In this world, there are no sacred cows, no part of the car, part of the battery, or part of the team that is beyond reproach. Everything is looked at with a critical eye, or better yet, multiple pairs of critical eyes. It is this vicious cycle of tearing down and reassembling that moves things forward, that results in the best possible solution to a problem.
For example, if we start with the premise that a car has its motor under the hood or that it must have a steering wheel, we may miss out on the biggest opportunity to improve the vehicle. Perhaps it’s better to put the motors inside each wheel? Perhaps cars should now or soon be designed to forego the steering wheel or at least make it easily removable? Tesla has built a company on top of a pile of broken bones of auto industry assumptions by redefining normal each step of the way.
Electric cars aren’t fun? This one is! They can’t go more than a few miles per charge? Ours can. They look weird? If weird means awesome, count us in. Charging takes forever. Check out our nanochargers. Driving an electric car is as much fun as driving a toaster down the road. We put the batteries in the floorboard, called it a skateboard (now everybody is doing it), and the handling is amazing! The list goes on and just keeps getting longer.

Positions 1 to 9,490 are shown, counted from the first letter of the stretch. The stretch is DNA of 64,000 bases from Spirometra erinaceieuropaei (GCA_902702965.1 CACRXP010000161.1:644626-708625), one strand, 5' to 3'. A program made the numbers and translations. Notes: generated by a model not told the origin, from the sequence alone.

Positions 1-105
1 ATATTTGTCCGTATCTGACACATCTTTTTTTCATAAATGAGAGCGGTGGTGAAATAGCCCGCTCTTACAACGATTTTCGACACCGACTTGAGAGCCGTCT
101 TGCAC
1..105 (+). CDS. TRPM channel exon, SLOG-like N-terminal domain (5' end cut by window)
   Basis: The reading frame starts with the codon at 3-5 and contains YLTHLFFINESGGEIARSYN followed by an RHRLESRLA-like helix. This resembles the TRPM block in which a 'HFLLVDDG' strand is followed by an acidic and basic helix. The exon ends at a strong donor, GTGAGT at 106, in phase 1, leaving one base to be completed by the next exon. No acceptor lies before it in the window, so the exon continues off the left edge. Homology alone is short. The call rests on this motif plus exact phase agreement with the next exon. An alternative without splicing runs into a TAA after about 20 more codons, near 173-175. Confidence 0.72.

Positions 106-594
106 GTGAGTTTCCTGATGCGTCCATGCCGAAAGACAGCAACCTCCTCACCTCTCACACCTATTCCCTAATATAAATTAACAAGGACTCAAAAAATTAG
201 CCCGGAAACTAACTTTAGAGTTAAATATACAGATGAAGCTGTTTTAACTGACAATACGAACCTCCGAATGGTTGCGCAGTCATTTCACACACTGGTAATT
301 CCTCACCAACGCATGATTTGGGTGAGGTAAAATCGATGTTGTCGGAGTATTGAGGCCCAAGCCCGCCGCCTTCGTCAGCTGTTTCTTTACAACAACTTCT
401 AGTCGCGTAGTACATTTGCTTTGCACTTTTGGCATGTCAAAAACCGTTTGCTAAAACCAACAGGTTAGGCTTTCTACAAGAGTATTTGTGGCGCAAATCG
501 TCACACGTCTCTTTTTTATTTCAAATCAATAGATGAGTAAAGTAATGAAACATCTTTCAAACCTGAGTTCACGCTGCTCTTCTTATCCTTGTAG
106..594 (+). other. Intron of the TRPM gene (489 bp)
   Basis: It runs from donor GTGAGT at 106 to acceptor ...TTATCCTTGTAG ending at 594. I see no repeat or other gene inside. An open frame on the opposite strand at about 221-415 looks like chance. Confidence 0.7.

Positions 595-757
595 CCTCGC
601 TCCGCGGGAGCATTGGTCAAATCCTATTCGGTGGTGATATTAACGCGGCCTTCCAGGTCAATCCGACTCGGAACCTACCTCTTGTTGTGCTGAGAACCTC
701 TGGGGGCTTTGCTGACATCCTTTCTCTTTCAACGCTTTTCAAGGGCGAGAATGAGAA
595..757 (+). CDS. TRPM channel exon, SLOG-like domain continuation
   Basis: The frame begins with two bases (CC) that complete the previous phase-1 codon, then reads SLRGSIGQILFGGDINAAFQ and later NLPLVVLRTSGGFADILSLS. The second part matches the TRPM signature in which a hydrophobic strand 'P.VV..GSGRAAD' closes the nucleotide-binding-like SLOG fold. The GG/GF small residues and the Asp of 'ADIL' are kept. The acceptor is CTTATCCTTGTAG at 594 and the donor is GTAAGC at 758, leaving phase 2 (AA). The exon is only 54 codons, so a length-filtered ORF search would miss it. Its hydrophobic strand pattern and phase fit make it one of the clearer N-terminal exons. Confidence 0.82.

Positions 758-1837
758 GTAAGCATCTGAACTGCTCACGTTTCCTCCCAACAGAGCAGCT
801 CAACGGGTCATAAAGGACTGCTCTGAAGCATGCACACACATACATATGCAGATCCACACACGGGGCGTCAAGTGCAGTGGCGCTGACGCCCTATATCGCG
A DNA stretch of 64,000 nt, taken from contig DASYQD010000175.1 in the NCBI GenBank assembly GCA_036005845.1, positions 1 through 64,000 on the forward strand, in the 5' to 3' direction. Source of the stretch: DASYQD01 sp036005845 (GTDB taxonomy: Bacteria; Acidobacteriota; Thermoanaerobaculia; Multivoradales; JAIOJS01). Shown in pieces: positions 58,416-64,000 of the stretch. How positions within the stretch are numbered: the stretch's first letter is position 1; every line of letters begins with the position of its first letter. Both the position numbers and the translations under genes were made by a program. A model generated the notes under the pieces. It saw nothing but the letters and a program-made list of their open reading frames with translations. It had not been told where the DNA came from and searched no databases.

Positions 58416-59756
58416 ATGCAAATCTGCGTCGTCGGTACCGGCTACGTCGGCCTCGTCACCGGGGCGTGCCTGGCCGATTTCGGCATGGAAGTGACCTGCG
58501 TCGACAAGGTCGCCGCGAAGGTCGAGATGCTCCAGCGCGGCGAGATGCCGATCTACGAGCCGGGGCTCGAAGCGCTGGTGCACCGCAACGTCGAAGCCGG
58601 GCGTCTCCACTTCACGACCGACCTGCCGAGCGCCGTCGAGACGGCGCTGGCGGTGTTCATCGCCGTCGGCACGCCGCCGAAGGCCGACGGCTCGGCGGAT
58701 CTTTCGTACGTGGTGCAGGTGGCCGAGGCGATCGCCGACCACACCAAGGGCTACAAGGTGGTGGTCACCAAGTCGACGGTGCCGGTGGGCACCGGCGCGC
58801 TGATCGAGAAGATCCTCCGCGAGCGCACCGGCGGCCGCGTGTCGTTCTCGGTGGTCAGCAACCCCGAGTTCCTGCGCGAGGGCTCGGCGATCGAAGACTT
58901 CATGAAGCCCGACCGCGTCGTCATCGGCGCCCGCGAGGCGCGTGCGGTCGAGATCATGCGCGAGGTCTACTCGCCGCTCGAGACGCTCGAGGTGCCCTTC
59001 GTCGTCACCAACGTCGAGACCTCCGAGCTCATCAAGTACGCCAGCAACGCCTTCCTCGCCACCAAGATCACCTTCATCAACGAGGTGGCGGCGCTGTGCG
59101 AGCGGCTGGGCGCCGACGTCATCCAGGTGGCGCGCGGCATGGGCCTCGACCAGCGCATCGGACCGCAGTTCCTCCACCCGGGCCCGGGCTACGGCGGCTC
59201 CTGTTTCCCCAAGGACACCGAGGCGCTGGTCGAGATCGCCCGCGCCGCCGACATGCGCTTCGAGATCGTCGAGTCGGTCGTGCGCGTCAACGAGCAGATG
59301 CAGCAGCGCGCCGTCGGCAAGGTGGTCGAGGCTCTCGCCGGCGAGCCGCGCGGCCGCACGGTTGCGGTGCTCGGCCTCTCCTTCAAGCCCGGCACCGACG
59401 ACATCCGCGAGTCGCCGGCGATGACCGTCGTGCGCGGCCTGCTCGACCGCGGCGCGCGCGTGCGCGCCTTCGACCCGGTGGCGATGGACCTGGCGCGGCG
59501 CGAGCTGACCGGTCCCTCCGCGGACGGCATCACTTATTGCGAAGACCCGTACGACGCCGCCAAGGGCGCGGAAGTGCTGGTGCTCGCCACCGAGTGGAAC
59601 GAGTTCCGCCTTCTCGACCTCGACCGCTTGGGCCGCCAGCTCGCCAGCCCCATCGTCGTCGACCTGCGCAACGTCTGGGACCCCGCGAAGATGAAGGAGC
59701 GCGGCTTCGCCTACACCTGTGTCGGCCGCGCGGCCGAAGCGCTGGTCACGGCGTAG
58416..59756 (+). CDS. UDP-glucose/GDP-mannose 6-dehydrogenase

If we start with the premise that the world must eventually move off of oil because there is only so much down there, something must replace it. Tesla has established itself as the leading manufacturer of next-generation electric vehicles by relentlessly pursuing the next thing. When the company built the Roadster, the Model S was next. The X followed. And then the big next step — a $35,000 long-range electric vehicle. Tesla dropped that bomb a few weeks ago and quickly followed it up with Act Two of this play, the Model Y unveiling.
The speed Tesla is moving is unprecedented. No other automaker in existence is moving at the speed Tesla is moving. The difference is the approach it is taking to engineering and innovation. At Tesla, the two are woven together in a tangled skein of corporate culture that instills in every employee the need to get better, to get faster, to get cheaper, and to make the best damn whatever-it-is-you-make possible.
Seats? Check. Motors? Yup. Batteries? Constantly improving. Inverters, wires, suspension, user interface, interior design, door handles, roof, windshield, center console, cup holders? Yeah, Tesla is a beast when it comes to innovation and automotive engineering. The company’s insatiable desire to improve itself in all areas continues to propel Tesla to new heights and pushes its products to the top of their fields.